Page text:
The start of the machining, feature 2
Machining the spoke grooves, feature 3
The machining of the spoke holes, feature 4
The trepanning cut around the flywheel, feature 5 The next step was to
remove the work, clean off the chips and burrs protruding from the
surface, and remove the edge clamps. The blank workpiece now looked
like a pulley had sunken into it. The clamps were replaced on the left
side of the bar and the work flipped over on its y-axis so that the
filed notch was now on the lower right hand side. I loaded in the
g-code program for the bottom half ("flybot.cnc"), zeroed the x and
y-axis, this time to the right hand lower corner, then moved 2" to the
left for the x-axis and up again for the y-axis. In theory I was now at
the same 0,0 location as I was for the top half.
"The blank workpiece now looked like a pulley had sunken into it."
"The work flipped over on its y-axis."
I began the machining and had a small moment of self-doubt as I waited
for the program to start milling the spaces between the spokes. When
that operation started I was gratified to find that the spaces now went
clear through the flywheel and that I had located the edges correctly
and kept everything square. The machining continued until the profile
cycle finished it's last pass and the flywheel came free of it's
surrounding material. If I had used a vise it would have dropped down,
but as the groove was 3/16" wide the endmill just kicked it to the
side. Be careful when machining a part using this technique, sometimes
it will jam against the cutter and it will always put a small ding in
the side of the work, but in this case I was going to turn the OD so it
"The spaces now went clear through the flywheel."
"The machining continued until the profile cycle finished it's last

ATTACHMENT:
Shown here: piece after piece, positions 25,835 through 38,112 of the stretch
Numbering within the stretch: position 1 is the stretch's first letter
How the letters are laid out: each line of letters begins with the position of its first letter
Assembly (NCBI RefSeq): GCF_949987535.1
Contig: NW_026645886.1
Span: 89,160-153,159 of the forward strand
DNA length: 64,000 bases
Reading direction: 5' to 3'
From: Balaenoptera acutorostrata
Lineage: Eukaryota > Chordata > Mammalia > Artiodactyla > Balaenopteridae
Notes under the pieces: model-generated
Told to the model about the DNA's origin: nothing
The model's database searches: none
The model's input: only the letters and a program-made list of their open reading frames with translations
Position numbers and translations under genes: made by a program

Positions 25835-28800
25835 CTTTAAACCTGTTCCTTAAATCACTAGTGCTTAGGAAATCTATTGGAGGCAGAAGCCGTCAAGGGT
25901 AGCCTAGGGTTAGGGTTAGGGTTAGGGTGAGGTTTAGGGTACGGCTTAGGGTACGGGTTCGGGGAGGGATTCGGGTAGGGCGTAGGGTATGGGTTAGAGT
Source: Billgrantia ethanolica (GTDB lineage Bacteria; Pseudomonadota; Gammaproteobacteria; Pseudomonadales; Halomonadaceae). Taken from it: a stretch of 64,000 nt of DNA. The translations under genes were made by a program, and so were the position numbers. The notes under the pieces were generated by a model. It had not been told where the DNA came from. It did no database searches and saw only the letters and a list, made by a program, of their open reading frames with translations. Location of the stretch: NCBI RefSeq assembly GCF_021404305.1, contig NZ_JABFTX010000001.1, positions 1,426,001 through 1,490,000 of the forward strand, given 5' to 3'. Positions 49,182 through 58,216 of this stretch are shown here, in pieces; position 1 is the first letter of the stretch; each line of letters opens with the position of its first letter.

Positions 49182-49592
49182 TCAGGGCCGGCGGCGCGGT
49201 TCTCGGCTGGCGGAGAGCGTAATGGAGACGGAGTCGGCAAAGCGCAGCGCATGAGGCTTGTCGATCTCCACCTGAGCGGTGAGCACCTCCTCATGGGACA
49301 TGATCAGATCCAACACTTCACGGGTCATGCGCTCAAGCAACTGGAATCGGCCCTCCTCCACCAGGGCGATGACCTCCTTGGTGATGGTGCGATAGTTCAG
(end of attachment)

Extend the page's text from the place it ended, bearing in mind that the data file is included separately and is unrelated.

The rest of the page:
pass." The flywheel, although rough on the periphery and bore and
needing copious deburring, looked just like I had imagined it. I
mounted the flywheel on my Taig lathe, drilled and reamed the ID to
5/16" and turned the OD. I polished up the rim and removed the
flywheel. I then spent some time deburring all the edges.
"Although rough on the periphery and bore and needing copious
deburring, looked just like I had imagined it."
"I mounted the flywheel on my Taig lathe, drilled and reamed..."
"...turned the OD..."
"I polished up the rim..." The finished flywheel looked as good as any I had machined from a casting.
This prototype flywheel showed me that it was certainly possible to
produce an interesting and aesthetically pleasing flywheel on my CNC
mill, and that with some more time spent on design and machining I
could produce almost any design I imagined. This strategy of milling
half of the design, mirroring the drawing, milling the other side,
trepanning and turning to final size could be used not only on
flywheels but on small wheels for R/C cars, train wheels and drivers,
or machine hand wheels. The project shows that while a simple flywheel
like this would be difficult to produce manually, CNC can reduce the
complexity and allow the unfettered design of beautiful small parts.